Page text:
Selected publications from the CREDI team

See more CREDI-related publications on the individual webpages of our directors.

Employee-owned business resilience and recovery

Report to Scottish Enterprise, Co-operative Development Scotland and Scotland for Employee Ownership
31 March 2021
Juliette Summers and Boyka Bratanova

The financial and social resilience of employee-owned businesses (EOBs), with a significant focus on people, job security, health, equality and wellbeing, suggests important lessons for building back a better and more inclusive economy in Scotland.

In early 2021, Dr Juliette Summers and Dr Boyka Bratanova did a research survey of EOBs and worker cooperatives operating in Scotland. The project was carried out on behalf of Co-operative Development Scotland, which is part of Scottish Enterprise, and the industry leadership group Scotland for Employee Ownership.

The findings show:

  • Many EOBs are demonstrating a socially balanced, inclusive way of being economically and socially viable and resilient.
  • EOBs with lower debt burdens going into the pandemic have more financial and social resilience.
  • Embedded and established employee ownership appears to be beneficial for adapting to pandemic circumstances and facilitates growth when presented with emerging opportunities.

Download the report: Employee-owned business resilience and recovery (pdf).

The Social exclusion of a youth population in Scotland: Is the ‘framing’ of the problem the actual problem?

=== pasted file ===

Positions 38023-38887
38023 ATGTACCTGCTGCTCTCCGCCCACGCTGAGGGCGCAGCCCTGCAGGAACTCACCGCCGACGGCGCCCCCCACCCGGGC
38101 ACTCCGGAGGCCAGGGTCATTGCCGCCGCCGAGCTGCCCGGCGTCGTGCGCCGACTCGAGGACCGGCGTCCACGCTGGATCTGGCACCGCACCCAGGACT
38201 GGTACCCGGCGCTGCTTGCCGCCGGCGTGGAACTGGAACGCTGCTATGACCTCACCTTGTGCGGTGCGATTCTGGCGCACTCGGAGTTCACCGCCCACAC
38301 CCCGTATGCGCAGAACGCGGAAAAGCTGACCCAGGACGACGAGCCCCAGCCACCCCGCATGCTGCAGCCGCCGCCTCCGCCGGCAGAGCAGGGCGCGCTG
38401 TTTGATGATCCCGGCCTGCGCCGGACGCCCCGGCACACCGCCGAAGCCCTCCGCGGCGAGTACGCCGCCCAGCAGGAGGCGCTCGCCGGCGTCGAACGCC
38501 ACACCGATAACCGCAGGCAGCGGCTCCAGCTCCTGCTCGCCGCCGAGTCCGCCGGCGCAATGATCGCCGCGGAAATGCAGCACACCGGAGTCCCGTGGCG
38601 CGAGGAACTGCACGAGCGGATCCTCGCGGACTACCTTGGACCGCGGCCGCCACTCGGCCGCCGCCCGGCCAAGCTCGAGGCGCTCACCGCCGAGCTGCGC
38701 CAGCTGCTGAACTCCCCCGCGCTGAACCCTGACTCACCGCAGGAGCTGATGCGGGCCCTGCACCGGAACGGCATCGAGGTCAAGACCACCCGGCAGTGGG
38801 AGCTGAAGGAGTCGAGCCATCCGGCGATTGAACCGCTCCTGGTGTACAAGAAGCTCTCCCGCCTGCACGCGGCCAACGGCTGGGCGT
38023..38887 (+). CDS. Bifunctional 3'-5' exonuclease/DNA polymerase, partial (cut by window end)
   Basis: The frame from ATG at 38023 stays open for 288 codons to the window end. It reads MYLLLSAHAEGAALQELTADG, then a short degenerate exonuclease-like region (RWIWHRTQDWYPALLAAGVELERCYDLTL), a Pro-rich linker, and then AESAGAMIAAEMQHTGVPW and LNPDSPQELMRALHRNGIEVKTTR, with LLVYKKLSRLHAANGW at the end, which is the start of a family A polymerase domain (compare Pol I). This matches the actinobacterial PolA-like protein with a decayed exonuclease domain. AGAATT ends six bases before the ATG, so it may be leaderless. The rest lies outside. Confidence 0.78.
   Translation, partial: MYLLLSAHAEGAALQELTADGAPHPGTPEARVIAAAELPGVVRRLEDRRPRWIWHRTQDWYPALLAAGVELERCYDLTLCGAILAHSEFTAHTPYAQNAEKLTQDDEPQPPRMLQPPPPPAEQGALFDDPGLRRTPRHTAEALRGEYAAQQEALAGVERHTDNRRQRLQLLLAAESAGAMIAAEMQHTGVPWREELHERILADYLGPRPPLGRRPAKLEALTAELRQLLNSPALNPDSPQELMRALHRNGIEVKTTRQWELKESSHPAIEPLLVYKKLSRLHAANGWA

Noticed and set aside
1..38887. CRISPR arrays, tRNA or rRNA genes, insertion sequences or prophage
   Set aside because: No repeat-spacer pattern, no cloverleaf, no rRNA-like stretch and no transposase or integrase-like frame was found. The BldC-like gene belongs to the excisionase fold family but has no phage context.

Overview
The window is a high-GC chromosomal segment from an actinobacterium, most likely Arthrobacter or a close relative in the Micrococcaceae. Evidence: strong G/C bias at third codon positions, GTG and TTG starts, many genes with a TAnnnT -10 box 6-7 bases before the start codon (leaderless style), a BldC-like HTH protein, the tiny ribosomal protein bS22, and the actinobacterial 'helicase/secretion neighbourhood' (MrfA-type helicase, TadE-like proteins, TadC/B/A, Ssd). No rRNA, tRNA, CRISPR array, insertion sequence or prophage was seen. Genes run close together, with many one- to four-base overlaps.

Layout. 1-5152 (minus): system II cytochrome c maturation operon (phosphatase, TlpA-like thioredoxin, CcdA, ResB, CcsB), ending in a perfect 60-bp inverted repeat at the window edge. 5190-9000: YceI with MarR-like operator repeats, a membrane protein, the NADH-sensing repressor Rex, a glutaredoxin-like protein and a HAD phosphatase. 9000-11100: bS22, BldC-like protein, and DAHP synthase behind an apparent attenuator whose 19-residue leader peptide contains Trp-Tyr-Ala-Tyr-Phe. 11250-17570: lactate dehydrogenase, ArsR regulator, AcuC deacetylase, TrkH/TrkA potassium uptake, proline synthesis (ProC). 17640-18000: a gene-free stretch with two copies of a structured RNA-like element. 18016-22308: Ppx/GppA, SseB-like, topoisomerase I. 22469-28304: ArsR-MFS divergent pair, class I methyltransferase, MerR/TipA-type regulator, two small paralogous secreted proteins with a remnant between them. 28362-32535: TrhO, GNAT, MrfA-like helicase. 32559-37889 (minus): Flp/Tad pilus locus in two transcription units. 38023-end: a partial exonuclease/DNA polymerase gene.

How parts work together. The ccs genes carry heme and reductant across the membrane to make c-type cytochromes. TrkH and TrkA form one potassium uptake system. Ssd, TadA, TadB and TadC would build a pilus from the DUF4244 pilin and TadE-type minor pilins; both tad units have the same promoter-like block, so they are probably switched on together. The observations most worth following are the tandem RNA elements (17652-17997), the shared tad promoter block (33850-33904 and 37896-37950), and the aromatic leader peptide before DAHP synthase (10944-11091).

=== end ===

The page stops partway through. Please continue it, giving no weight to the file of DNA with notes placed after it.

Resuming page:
Report funded by RSA (Scotland) Venture Fund
June 2019
Juliette Summers and W B Howieson

A greater voice for young people could be critical for inclusive growth that moves Scotland away from social and economic inequality.

CREDI Associate Director Dr Juliette Summers and Professor Brian Howieson of Edinburgh Napier Business School analysed government policy and interviewed youth workers in a research project examining how public and third sector organisations frame problems in relation to youth exclusion.

They found that the problems were framed very differently, as either more ‘tame’ and manageable or more ‘wicked’ and complex. Furthermore, criteria for success in developing solutions were different, with policy documents looking toward quantitative goals, and youth work organisations aiming for less easily measurable outcomes and soft skills, such as kindness, empathy, relationship building and caring.

The research report strongly points to the pursuit of inclusive growth being incomplete without acknowledgement of and support for inclusivity skills – the development of which involves conceiving of measurement differently, putting young people at the centre of policy design by de-siloing economic and social policy, and emphasising belonging, self-worth and participative skills.

Download the report: Social Exclusion of a Youth Population (pdf).

Download more about the research: Inclusion Skills for Inclusive growth: The importance of kindness and community (pdf).


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